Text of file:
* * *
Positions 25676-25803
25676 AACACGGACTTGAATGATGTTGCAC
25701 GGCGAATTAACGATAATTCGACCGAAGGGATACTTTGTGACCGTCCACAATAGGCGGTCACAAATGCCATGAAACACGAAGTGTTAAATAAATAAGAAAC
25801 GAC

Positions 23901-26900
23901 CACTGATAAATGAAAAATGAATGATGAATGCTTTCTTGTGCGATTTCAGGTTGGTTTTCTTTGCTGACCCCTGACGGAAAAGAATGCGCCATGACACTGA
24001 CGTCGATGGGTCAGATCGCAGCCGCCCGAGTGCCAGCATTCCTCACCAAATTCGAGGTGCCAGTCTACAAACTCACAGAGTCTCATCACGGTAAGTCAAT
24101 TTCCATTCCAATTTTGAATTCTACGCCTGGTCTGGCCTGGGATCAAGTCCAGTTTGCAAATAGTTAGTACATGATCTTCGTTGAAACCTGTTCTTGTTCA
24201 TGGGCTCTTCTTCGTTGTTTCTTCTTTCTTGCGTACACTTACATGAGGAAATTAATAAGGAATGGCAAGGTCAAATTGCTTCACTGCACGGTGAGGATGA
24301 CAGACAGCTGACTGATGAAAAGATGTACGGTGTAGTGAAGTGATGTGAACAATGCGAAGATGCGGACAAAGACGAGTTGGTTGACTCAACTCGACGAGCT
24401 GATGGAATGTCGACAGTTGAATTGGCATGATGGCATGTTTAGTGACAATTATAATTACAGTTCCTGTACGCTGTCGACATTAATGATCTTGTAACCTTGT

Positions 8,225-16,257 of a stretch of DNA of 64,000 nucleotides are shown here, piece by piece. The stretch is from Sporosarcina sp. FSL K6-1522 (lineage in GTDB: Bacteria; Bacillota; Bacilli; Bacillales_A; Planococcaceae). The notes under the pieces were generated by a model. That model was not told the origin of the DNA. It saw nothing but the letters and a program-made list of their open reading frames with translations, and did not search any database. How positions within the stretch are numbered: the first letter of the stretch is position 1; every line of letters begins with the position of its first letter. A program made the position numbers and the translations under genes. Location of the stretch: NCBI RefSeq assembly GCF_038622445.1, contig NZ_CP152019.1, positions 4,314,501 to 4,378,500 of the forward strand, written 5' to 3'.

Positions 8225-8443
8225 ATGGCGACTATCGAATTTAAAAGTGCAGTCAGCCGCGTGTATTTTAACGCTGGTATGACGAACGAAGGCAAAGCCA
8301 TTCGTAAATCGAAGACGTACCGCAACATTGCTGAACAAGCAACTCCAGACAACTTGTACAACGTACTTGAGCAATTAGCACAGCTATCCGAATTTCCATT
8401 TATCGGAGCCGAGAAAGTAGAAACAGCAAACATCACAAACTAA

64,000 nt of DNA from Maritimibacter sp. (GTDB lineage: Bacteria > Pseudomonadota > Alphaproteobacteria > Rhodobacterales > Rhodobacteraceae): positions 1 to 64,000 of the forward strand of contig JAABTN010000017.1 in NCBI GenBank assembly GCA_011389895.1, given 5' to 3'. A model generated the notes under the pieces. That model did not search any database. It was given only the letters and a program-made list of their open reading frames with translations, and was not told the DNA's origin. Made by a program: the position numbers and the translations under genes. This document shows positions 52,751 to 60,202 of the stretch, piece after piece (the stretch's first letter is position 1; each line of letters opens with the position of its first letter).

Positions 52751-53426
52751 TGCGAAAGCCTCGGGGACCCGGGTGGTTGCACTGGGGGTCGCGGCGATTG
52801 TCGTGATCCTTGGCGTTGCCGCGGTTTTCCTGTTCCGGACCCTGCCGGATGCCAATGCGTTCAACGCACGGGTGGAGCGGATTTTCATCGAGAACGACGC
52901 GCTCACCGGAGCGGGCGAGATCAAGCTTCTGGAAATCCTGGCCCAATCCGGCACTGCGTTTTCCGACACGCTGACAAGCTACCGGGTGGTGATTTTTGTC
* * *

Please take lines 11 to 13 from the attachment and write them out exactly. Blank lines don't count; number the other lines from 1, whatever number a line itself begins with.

24401 GATGGAATGTCGACAGTTGAATTGGCATGATGGCATGTTTAGTGACAATTATAATTACAGTTCCTGTACGCTGTCGACATTAATGATCTTGTAACCTTGT

Positions 8,225-16,257 of a stretch of DNA of 64,000 nucleotides are shown here, piece by piece. The stretch is from Sporosarcina sp. FSL K6-1522 (lineage in GTDB: Bacteria; Bacillota; Bacilli; Bacillales_A; Planococcaceae). The notes under the pieces were generated by a model. That model was not told the origin of the DNA. It saw nothing but the letters and a program-made list of their open reading frames with translations, and did not search any database. How positions within the stretch are numbered: the first letter of the stretch is position 1; every line of letters begins with the position of its first letter. A program made the position numbers and the translations under genes. Location of the stretch: NCBI RefSeq assembly GCF_038622445.1, contig NZ_CP152019.1, positions 4,314,501 to 4,378,500 of the forward strand, written 5' to 3'.

Positions 8225-8443